Raghu Rajan writes,

My sense is that we do not know enough about the effect of ultra-low interest rates to state categorically that they are an unmitigated good for reviving the economy. But perhaps the most important cost of low rates is its effect on risk taking and illiquidity seeking. Remember that the United States Fed under Greenspan helped precipitate the recent crisis by keeping rates too low too long. That suggests we cannot be sanguine about the risks that are being taken now. Indeed, many of those who urged Greenspan to keep rates ultra low then are urging the Fed to keep rates ultra low now.

Read the whole thing.

My sense is that Scott Sumner believes that interest rates are low because expected nominal GDP growth is low. Therefore, he would argue that monetary policy should be more expansionary.

My sense is that Krugman and DeLong believe that interest rates are low on U.S. Treasuries because there is a lot of demand for safe assets. Therefore, the U.S. should create more safe assets by running larger deficits.

Rajan is implicitly suggesting that interest rates are low because the Fed is already pursuing a very expansionary monetary policy and is forcing rates to be unnaturally low.

Of the three explanations, I find Rajan’s the least plausible. That is because I come to this discussion with a belief that the Fed is much less of a factor than just about anyone else presumes. I believe in a Fischer Black view that capital markets are rich and complex, and interest rates are set by these markets. The Fed at most affects relative supplies in a tiny segment of these markets. In this view, monetary policy does not matter much. So from a policy perspective, I do not have a horse in this particular race.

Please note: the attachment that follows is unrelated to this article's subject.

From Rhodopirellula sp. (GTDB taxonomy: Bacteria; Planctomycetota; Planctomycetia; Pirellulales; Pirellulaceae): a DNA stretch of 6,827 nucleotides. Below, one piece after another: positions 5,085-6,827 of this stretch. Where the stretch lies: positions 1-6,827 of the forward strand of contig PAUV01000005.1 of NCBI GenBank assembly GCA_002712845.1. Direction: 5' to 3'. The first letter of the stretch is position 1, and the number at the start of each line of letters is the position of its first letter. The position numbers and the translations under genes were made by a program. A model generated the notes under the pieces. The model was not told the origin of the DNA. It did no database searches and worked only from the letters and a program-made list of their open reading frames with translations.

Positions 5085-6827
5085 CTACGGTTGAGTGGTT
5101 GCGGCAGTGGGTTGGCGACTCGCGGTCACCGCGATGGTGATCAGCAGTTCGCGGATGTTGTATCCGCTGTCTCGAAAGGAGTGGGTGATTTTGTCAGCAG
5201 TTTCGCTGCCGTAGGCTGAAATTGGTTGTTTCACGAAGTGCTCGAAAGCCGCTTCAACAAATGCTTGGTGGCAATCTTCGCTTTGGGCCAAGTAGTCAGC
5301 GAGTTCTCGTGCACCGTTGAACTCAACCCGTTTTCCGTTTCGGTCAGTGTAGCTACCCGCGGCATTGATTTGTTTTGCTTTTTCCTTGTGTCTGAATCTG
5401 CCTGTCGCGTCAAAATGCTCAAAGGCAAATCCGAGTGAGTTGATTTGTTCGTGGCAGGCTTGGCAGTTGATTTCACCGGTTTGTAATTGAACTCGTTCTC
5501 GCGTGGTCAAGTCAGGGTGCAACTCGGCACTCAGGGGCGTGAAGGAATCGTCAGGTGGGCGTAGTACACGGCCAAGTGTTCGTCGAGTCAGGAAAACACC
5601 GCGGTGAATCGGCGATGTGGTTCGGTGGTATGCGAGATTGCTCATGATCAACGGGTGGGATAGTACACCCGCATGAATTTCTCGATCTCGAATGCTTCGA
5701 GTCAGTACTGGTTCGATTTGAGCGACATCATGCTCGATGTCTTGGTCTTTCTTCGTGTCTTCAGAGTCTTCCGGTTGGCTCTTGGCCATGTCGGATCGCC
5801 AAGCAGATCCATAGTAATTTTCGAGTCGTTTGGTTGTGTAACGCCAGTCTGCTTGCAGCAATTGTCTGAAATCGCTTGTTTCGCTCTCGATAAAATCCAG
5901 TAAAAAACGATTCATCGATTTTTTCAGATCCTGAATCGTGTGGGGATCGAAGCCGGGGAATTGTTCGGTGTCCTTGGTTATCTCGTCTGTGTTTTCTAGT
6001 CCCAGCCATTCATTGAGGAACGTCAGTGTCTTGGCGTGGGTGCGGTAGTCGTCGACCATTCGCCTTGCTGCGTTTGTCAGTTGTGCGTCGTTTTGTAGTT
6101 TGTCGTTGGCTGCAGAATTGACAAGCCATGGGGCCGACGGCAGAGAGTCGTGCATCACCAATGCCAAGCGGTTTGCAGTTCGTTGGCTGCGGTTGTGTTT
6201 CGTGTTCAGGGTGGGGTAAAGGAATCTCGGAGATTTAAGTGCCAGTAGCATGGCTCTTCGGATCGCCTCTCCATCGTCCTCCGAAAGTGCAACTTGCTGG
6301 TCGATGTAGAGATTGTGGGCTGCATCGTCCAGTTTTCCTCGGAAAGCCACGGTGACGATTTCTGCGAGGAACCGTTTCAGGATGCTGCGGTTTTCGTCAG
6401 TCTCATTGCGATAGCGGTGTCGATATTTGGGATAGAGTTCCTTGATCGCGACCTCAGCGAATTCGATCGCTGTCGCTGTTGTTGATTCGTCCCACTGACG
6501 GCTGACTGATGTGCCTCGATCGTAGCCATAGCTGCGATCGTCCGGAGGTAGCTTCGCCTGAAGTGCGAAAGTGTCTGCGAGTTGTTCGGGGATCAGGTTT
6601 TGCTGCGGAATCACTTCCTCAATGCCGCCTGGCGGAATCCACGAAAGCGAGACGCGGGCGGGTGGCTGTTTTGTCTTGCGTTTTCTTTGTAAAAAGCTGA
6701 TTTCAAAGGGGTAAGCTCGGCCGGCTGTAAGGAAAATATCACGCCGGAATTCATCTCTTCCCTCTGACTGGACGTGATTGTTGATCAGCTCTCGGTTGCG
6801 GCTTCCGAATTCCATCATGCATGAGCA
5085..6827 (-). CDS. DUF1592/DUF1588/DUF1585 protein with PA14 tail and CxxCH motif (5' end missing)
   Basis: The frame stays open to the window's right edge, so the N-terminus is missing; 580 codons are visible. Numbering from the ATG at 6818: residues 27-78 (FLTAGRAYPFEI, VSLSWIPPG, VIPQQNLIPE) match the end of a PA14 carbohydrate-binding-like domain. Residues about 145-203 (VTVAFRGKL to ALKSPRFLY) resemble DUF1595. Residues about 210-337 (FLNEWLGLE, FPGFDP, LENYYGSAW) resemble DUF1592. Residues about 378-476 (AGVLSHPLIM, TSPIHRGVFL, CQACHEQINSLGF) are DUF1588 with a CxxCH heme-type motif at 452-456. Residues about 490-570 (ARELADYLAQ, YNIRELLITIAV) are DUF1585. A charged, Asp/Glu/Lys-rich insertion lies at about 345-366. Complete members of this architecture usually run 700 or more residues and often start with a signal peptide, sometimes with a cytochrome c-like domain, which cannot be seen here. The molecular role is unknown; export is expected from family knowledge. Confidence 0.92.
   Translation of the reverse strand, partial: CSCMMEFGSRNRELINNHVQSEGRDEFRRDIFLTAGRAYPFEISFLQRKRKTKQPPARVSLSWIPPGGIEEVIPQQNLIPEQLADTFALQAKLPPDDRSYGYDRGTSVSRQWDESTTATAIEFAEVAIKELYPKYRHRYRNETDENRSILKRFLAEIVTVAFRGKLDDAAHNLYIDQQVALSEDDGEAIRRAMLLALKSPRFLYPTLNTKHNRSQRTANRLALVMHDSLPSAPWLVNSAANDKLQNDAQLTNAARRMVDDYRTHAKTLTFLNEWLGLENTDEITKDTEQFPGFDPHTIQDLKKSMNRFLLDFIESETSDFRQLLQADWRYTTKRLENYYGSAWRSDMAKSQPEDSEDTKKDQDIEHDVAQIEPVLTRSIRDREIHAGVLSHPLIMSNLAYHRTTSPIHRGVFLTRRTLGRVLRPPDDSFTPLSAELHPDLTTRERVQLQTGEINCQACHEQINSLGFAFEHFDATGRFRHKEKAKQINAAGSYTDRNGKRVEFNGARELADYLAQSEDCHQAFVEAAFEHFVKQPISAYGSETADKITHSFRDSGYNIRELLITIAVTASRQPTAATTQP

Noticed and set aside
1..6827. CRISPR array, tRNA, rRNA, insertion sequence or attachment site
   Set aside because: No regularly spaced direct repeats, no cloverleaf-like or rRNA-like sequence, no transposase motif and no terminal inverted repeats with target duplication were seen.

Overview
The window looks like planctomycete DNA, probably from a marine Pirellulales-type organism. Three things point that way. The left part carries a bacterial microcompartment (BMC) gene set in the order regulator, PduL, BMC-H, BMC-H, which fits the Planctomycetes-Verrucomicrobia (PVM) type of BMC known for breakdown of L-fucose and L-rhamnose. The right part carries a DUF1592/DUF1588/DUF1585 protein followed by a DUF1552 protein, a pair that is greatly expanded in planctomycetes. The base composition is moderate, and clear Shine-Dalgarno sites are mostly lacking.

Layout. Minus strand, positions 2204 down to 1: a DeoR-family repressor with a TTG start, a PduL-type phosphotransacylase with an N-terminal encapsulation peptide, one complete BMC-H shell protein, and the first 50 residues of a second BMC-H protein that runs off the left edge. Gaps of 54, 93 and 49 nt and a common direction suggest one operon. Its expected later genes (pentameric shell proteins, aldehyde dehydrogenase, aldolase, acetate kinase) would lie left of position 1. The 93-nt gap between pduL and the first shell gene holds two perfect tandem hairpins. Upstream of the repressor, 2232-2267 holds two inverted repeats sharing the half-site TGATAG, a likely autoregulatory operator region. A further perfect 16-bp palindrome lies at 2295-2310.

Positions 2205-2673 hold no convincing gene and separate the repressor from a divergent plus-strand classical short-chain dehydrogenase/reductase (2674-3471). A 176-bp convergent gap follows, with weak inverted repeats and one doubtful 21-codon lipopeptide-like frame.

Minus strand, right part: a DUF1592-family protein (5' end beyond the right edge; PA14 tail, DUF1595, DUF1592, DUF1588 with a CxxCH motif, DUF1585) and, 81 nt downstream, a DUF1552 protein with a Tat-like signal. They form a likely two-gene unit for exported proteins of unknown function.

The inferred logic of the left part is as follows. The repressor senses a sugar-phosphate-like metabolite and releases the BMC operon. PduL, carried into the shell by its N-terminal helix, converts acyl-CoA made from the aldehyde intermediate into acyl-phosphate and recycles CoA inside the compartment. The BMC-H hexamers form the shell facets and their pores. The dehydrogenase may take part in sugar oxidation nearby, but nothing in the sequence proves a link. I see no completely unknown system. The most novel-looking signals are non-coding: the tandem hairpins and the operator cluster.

I lean to a Sumnerian explanation for the recent drop in long-term rates. Economic growth and employment have been weaker than many of us expected, so long rates have come down.

I do not think that we have seen a dramatic increase in the spreads between corporate and government debt in the last month or so (I do not have time to check this, so I could be wrong). If the increase in risk spreads has been modest, then the DeLong and Krugman view has only modest plausibility.

My view of interest rates in the past two years is that markets have been trying to tell the financial sector to shrink. Investors do not trust banks. They would like to invest directly in stocks, government debt, and non-bank corporate debt. Government policy has been an all-out effort to help banks and to fight against the market. These efforts include the Fed’s balance sheet moves, TARP, and the recent actions of the Eurocrats.

Sumner, Krugman, DeLong, and Rajan are acting as if macroeconomic stability is the main policy issue. My view is that the policy makers in fact are focused on bank stability first and foremost. Policy makers tell us, and tell themselves, that the key to macroeconomic stability is bank stability. That is one story. My story is that they are less able and less motivated to bring down the unemployment rate than they are to prop up banks.